But the Air Force is noncommittal. Lt. Gen. Mark Shackelford, Air Force military deputy for acquisition, said at the same conference that the service is watching the program but “does not want to do the Air Force version of the Navy platform.”
Shannon, meanwhile, says first flight of the X-47B, originally expected last fall, will not take place until the summer. Issues include software to control the brakes, and overstress in the exhaust system caused by vortex-induced resonance in the curved tailpipe.
Integration of aircraft and ship systems has begun on the USS Lincoln, using a King Air as a surrogate for the X-47B, performing the same procedures and communicating via digital messages. That will be followed this year with tests using an F/A-18 to emulate the X-47B, which is scheduled to make its first carrier landing in late 2011.
Wired – By Jason Paur
Virgin Galactic’s SpaceShipTwo made its first captive carry flight early this morning at the Mojave Air and Space Port. SpaceShipTwo, which was christened the VSS Enterprise at its unveiling in December, is being carried by WhiteKnightTwo on its first test flight.
According to Aviation Week, SpaceShipTwo has been undergoing ground testing with WhiteKnightTwo recently, but this is the first time the two aircraft have left the ground. SpaceShipTwo is expected to go through a similar flight test program as its much smaller predecessor, SpaceShipOne, but with much more rigorous and wider ranging evaluations in order to certify the vehicle for public use.
During SpaceShipOne’s development, two captive carries were followed by several glide tests where the space ship is released from several different altitudes to evaluate its flight characteristics. After glide flights, the flight test team at Scaled moved on to powered flight, eventually culminating with the first flight into space on June 21, 2004.
WhiteKnightTwo made its first flight on December 21, 2008 with test pilot Peter Siebold at the controls. At Oshkosh, we caught up with Siebold and got a first hand account of what it is like to fly the 140 foot wingspan, twin fuselaged behemoth that carries SpaceShipTwo.
Virgin Galactic has not set a date for commercial space flights, but has said passenger flights would not happen before 2011 at the earliest. According to the company, once glide flights are complete, the team will progress through subsonic powered flights, supersonic powered flights, and finally suborbital space flights. It will then undergo a lengthy certification process with the Federal Aviation Administration before launching the first commercial passenger space flights.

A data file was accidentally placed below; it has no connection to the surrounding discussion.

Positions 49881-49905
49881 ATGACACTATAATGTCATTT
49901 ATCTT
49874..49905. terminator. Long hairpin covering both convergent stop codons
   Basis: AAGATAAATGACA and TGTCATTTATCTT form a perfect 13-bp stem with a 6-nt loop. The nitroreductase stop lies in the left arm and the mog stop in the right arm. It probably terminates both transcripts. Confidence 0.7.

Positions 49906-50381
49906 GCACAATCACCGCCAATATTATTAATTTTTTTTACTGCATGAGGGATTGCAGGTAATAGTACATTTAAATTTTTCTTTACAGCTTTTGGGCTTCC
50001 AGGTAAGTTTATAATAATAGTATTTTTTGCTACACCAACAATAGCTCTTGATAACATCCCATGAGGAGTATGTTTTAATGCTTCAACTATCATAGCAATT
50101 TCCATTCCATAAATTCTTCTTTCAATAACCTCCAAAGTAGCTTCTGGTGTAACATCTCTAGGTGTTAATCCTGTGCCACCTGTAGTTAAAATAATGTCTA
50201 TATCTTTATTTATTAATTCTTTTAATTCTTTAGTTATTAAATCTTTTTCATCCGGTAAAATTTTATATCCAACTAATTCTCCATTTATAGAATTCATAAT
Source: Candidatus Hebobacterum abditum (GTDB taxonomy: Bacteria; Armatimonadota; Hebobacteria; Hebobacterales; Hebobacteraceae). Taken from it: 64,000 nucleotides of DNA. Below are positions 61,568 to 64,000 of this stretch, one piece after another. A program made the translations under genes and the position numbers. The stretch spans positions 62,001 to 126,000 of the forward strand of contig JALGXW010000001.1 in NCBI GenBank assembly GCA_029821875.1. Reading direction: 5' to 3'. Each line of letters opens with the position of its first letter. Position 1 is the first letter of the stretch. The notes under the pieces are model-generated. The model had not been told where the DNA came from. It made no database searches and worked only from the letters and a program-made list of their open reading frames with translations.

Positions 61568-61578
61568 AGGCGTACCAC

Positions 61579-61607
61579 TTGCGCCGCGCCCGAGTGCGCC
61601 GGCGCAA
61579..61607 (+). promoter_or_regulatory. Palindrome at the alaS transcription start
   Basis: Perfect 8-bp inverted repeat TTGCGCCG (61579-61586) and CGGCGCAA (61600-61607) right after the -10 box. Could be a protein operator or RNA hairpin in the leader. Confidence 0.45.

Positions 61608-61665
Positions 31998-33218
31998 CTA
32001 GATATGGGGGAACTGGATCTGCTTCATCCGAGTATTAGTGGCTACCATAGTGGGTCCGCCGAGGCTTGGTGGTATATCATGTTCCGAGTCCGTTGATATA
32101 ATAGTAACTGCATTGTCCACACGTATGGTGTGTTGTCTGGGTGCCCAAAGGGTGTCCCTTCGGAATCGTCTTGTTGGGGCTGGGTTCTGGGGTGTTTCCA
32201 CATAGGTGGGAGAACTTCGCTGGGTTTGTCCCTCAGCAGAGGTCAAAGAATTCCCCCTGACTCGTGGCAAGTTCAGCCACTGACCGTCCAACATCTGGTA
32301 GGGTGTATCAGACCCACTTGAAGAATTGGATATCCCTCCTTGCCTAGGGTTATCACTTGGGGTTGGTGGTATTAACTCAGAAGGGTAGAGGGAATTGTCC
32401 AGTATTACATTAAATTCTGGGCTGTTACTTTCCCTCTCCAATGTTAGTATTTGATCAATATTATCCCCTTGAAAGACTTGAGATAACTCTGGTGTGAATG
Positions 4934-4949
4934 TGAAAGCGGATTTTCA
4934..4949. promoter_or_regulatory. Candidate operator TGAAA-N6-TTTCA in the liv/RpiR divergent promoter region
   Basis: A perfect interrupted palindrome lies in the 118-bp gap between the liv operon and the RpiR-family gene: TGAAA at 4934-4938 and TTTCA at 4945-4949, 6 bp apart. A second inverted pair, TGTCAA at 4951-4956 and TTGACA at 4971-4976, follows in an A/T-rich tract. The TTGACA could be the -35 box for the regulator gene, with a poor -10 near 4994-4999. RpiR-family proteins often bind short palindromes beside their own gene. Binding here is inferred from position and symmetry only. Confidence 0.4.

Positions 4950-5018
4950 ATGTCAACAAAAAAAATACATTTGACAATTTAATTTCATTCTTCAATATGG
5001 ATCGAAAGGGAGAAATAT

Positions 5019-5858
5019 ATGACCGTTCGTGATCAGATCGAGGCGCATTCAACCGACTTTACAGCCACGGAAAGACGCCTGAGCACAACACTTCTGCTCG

CREECH AIR FORCE BASE, Nev. — Airmen of the 432d Air Expeditionary Wing made history March 12 when they surpassed the 700,000 flight hour mark in the MQ-1B Predator remotely piloted aircraft.
The last 200,000 Predator hours were flown in just over 12 months compared to 19 months to fly the previous 250,000 hours and 12.5 years for the first 250,000 hours.
Remotely piloted aircraft are one of the highest demanded assets on today’s battlefield, said Col. Peter Gersten, 432d Wing and 432d Air Expeditionary Wing commander.
“Over the past year, our Predator fleet has averaged over 16,500 hours per month,” Colonel Gersten said. “This incredible rate is a testament to our commitment, as Hunters, to keeping our ground troops safe under our watchful eye.”
The MQ-1B’s primary mission is to provide armed reconnaissance, airborne surveillance and target acquisition to commanders in the field. The Predator can be armed with two laser-guided AGM-114 Hellfire missiles and carries the Multispectral Targeting System, which integrates electro-optical, infrared, laser designator and illuminator into a single sensor package.
The unarmed version of the Predator, designated the RQ-1, recently flew missions over Haiti successfully providing relief officials key intelligence to help direct resources to earthquake victims who needed it most.
The MQ-9 Reaper, also flown by the 432d, surpassed 80,000 flight hours just one week prior to the Predator reaching 700,000 hours.
For more information on 432d Wing assets, visit www.creech.af.mil.
Hangar 23, U.S. Forward Operating Base
MQ-Mb multirole fighter prepped for a precision strike mission
U.S. Air Force Expeditionary Fighter Squadron
Air-to-ground missiles, radio surveillance gear, high-definition video cameras, communications relays, nonlethal microwave-energy beams, 2000-pound precision bombs
THE NEW AIR FORCE: PILOTS OPTIONAL
The Air Force is planning to build a fleet of unmanned warplanes that will fly and fight without human guidance. The next-generation aircraft envisioned by the Air Force, and modeled in the illustration opposite, would be able to dodge enemy radar, swap payloads for multiple kinds of missions and use sophisticated onboard sensors to prevent collisions with other UAVs and manned airplanes.
CSBA: An Air Force Strategy for the Long Haul (PDF)